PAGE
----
Any new parent is going to have a couple of good stories about an encounter with the inflexibility of the culture. Here’s one of mine. My son is two, three weeks old. M’s going out the door to a post-partum support group and gets frustrated that I’m not helping her get out the door. What am I doing? I’m washing dishes, which I’d taken over late in her pregnancy, along with cooking, walking the dog, taking out the trash, doing laundry. At the time, my reaction was to feel abandoned and taken for granted. Where’s my post-partum support? We talked through that one, and it was valuable to point out how organized support, by default, goes to women. In an environment where gender roles are getting re-sorted, support should also get spread around.
But men, though they may be accepted as caregivers, are still invisible. On a trip to the hardware store, the clerk looked at me with my son in my arms. “You’re on vacation today, I guess?” he asked. From his perspective, an adult man doesn’t take care of children on a normal weekday. It was a small moment that stuck with me: this is how I must look. Like I’m on vacation. Or unemployed.
Through a local birth education and perinatal support nonprofit, M and I met and became friends with a set of parents, like us, with new babies. An offshoot of this group was an email list for announcing playgroups and meet-ups. The list became, de facto, a moms’ list, which means that my name wasn’t on it, even though many of the individual moms knew that I’m a regularly scheduled daytime caregiver. By the same token, I knew these activities occurred, but never thought to go. Finally, something clicked. “Can I get on the list?” I asked one of the playgroup organizers. “Sure!” she said. Every little bit of heightened visibility has helped.
M thinks I could use more parenting connections like these; I respond by saying that only a woman would miss the social connections, but I say that half in jest, because I wish I wasn’t isolated. When a friend organized a weekly meet-up at a local playspace, I was such an enthusiastic attender that although my friend is no longer going, I still am, hoping that someone I know, mom or dad, will show up too. At the same playspace I’m often the only adult male, which has led to some interesting, fun play interactions with little boys. Otherwise, I’ve solved the absence of scheduled social gatherings by taking up that part of American masculinity in which solitary pursuits, preferably into the wilderness, are acceptable, so we often go for bike rides or hikes. Part of this, I admit, is self-protective. A man in the woods with his son is a man in the woods with his son; a man in the supermarket with his son is either unemployed or giving his wife a break. But I’m doing my family job.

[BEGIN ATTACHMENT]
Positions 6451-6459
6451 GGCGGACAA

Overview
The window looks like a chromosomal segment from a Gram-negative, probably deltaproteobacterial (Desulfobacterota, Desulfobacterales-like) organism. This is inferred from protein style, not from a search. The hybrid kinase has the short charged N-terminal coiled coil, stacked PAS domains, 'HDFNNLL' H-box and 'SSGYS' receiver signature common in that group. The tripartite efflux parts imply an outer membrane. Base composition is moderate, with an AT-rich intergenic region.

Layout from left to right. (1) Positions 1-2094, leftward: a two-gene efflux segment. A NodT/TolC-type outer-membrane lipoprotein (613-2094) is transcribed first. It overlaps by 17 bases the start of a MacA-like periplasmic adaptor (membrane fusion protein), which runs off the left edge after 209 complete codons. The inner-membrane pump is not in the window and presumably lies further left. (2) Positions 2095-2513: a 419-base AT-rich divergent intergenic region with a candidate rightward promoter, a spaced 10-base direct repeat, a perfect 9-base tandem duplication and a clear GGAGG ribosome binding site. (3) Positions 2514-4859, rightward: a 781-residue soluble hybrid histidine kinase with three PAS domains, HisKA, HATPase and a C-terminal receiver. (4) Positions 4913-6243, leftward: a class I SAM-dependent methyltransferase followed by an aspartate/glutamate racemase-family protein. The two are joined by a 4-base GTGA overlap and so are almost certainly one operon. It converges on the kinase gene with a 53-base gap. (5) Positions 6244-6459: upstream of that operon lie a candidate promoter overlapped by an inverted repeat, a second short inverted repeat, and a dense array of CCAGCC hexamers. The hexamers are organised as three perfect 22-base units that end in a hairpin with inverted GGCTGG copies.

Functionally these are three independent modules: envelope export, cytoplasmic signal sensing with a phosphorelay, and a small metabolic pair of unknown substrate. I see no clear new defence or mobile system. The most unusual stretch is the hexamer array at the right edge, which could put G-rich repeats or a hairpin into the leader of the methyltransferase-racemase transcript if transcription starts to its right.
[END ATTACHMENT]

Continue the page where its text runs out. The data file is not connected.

And I also have a job, which makes my hybrid situation even more unusual. To the degree that I have a professional identity and have made some professional sacrifices to care for a child on a regular basis, I feel like I have more in common with moms than dads. This is a good thing, because I haven’t found a community of dad caregivers where I live. Perhaps that’s an impossibility. I’m sure they’re out there, going for hikes with their kids and hanging out at home, trying to spend time in places that won’t conspicuously cost them their masculinity. Hanging out with moms, I like the shared feeling (which is never articulated this way) of doing an important kind of work raising the next generation. I do have dad friends, and I appreciate the time together with us and our babies, but often the shared feeling is not a connection over decisions we’ve made about our lives as much as it is giving a woman a break — trying to restore some balance in a household.
Unlike the woman at the party who’s bored by “family-model” talk, I like to talk about ours, obviously. Not only are we proud of having designed and sustained something that’s proven so adaptable, but it also provides a lens through which to see our place and time, and the people we live among.
Michael Erard is a linguist and author of Babel No More: The Search for the World’s Most Extraordinary Language Learners, which will be published in 2012 by Free Press/Simon & Schuster. He’s written about language for the New York Times, Science, Wired, the New Scientist, and many other publications, and is a contributing writer to Design Observer.
This is the first post in a series Michael will be writing for Role/Reboot about how he and his wife have reinvented their role as parents, partners, and breadwinners, and what their household model looks like now.